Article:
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March 07, 2005 - Image 3

Resource type:
The Michigan Daily, 2005-03-07

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The Michigan Daily - Monday, March 7, 2005 - 3A

Lecture kicks off
March art exhibit
y two artists
An art lecture by artists Anuradha
Mathur and Dilip da Cunha will take
place today at 6 p.m. in auditorium 2104
of the Art and Architecture building.
Their exhibit opens today and is sched-
.uled to run until March 25 in room 2106
ofthe Art and Architecture building
Film screening
part of Pride Week
"The Celluloid Closet" will be
screened tonight at 7 p.m. at University
Hillel. The film examines Hollywood's
portrayal of homosexuals. This event
*i cosponsored by the LGBT Commis-
sion and Ahava as part of Pride Week.
Reception marks
Asian Pacific
American Month
A reception to kick off Asian Pacific
American Heritage Month with a key-
note address by Margarita Alcantara-Tan,
an artist and activist in the Asian Pacific
American, LGBT and feminist commu-
nities will be given tonight at 7:30 in the
Pendelton Room of the Michigan Union.
Panelists to
discuss cultural
diversity in
graduate school
University faculty and graduate
students will discuss the challenges
international students face in adjusting
to a new culture while pursuing their
graduate studies.
The panel discussion will take
place today from 3:30 to 5 p.m. on
the fourth floor of the Horace H.
Rackham Building.

Medicaid cuts would affect thousands

Granholm's proposed cuts
would eliminate coverage for
hearing, speech therapy
LANSING (AP) - Lora Lee Phillips has had
three surgeries on her back and two operations to
remove extensive scar tissue from her uterus over
the past two years.
The state's Medicaid program covered those
procedures, the physical therapy that followed each
of her back surgeries and her prescription drugs.
"Medicaid pretty much saved my life," said Phil-
lips, a 28-year-old preschool teacher in Grand Blanc
who has degenerative disc disease. "I never would
have been able to get any of my surgeries without it
and that would have meant being stuck in a wheel-
chair - or worse, being paralyzed."
The situation could be different the next time
Phillips goes under the knife, this time to repair
a kneecap that frequently dislocates. She would
have to pay for her physical therapy and reduce her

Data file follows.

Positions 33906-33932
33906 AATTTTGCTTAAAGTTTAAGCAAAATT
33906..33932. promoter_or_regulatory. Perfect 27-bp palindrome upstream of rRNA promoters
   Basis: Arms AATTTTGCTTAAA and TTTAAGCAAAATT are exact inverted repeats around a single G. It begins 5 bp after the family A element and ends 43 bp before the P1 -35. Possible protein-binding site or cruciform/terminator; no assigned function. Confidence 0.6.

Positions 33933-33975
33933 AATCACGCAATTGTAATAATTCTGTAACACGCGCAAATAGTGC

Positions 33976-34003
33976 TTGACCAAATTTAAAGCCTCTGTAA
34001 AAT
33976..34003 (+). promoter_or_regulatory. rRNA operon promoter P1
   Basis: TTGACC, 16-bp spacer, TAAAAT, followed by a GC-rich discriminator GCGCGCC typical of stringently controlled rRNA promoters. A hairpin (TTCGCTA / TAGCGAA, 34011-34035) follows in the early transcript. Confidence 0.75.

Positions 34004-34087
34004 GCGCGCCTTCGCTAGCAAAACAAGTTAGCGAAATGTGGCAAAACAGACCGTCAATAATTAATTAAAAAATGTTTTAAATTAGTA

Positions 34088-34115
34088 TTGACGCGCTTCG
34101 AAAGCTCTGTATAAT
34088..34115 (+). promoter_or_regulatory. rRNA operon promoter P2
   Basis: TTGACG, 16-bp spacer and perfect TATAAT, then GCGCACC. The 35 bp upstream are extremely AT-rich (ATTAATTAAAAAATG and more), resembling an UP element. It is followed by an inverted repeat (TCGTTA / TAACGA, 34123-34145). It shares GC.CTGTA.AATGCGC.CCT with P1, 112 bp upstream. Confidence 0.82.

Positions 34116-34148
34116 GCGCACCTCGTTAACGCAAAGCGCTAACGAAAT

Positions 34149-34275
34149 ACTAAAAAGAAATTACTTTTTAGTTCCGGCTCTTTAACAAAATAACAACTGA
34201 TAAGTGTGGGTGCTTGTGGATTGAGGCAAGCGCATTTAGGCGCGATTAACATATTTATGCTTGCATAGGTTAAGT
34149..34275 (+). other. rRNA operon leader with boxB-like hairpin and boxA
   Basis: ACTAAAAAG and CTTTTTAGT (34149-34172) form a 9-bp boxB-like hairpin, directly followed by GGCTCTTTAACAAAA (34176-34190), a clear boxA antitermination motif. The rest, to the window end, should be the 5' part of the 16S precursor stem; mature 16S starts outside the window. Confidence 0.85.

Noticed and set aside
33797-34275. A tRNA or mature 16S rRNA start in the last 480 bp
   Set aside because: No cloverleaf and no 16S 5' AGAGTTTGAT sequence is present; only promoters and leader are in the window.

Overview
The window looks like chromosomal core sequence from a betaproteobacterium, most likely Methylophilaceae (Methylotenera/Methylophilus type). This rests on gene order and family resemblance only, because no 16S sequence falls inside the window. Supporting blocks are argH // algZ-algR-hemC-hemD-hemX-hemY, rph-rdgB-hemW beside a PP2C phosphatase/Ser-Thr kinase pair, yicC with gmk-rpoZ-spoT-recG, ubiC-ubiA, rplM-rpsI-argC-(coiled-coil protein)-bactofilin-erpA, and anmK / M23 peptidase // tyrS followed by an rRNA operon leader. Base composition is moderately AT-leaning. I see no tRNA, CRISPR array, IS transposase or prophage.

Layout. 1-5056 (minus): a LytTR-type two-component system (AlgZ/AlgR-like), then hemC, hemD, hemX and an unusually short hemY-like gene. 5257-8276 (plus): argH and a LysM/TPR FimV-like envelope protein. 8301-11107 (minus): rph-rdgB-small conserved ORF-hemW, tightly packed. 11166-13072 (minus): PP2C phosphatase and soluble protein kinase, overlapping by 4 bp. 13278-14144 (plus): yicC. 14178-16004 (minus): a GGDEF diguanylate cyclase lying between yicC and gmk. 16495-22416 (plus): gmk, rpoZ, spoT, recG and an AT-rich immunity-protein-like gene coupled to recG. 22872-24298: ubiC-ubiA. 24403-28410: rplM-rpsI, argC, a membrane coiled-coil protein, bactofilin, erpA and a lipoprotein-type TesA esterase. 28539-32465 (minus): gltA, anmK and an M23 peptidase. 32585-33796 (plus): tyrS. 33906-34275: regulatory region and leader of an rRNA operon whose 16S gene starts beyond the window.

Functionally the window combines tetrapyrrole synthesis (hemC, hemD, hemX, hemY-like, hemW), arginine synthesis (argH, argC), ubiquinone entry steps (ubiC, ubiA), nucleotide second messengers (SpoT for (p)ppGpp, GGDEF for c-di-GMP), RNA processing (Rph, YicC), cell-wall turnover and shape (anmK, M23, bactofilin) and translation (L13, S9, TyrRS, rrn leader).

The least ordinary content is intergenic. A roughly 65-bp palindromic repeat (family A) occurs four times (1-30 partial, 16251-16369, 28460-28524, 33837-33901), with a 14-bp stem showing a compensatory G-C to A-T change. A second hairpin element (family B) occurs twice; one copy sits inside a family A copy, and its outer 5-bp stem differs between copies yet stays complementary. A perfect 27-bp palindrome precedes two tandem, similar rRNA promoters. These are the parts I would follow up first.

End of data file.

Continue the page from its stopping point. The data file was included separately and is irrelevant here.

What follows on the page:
prescriptions to four a month if state lawmakers
approve Gov. Jennifer Granholm's spending pro-
posal for Medicaid.
Phillips is one of 40,000 residents who get state
health coverage because they take care of a low-
income child or other relative covered by Medicaid.
The Democratic governor recommended limiting
coverage to such caretakers and to 19- and 20-year-
olds to help balance the budget.

The plan would limit hospital stays to 20 days a
year, require a $10 copay on emergency room vis-
its and limit prescriptions to four a month. It also
would eliminate coverage for hearing, speech and
physical therapy, occupational therapy and vision
services, starting Oct. 1.
No new 19- and 20-year-olds would be covered
by Medicaid after that date. The federal govern-
ment does not require Medicaid coverage for those
young adults.
The changes would save a combined $11.4 mil-
lion, with the state saving $5 million and the federal
government the remaining $6.4 million.
The measures are among several in Granholm's
budget proposals aimed at cutting Medicaid costs
while continuing coverage for groups the governor
considers the most vulnerable: the disabled, seniors,
children and pregnant women.
"She's really clear, even pounding on the
table, that she won't cut services to these
groups," state Community Health Department
spokesman T.J. Bucholz said. "When you look
at this budget and the work that we put into it
- and that so many people still are eligible for
Medicaid - it is remarkable given the hole that
we're looking at."
Without changes, the state $8.9 billion general
fund budget for the upcoming fiscal year is expected
to be $773 million in the red.
The increasing Medicaid caseload - now at a
record 1.4 million - is one reason this year's $8.8

billion general fund is short by $376 million.
The Granholm administration expects to spend
$6.1 billion to provide health care coverage this fis-
cal year and $6.9 billion to cover about 1.5 million
low-income recipients in the year ahead.
Republican legislative leaders would not comment
specifically on Granholm's Medicaid proposal.
But Rep. Bruce Caswell, a Hillsdale Republi-
can who heads the House Appropriations Com-
munity Health Subcommittee, said the panel will
begin looking over the governor's proposal and
taking testimony from the state and advocacy
groups this week.
Other states also are trying to keep their Medic-
aid programs afloat by proposing a variety of chang-
es. South Carolina is considering giving Medicaid
recipients control of a set amount of health care
money through a debit card. Some states are looking
at higher patient copays on prescription drugs.
Granholm and other governors met last month
with President Bush to push for Medicaid reforms.
Both Republicans and Democrats told the president
they do not support his proposals to reduce federal
Medicaid spending by $40 billion and limit some
payments to the states.
"We are ready and willing to discuss meaning-
ful reforms outside of the budget process that will
ultimately achieve efficiencies without jeopardiz-
ing health care to the vulnerable," said Granholm,
chairwoman of the National Governor's Association
health committee.

While Granholm's proposed Medicaid
changes would help the state save money,
some advocates for low-income adults worry
that cutting off health care to about 14,000 19-
and 20-year-olds a year will mean higher costs
down the road.
Sherri Solomon-Jozwiak, president and CEO
of Catholic Social Services of Lansing, said most
Medicaid recipients that age need state aid because
they are just getting out of foster care or the juvenile
justice system and may have missed getting primary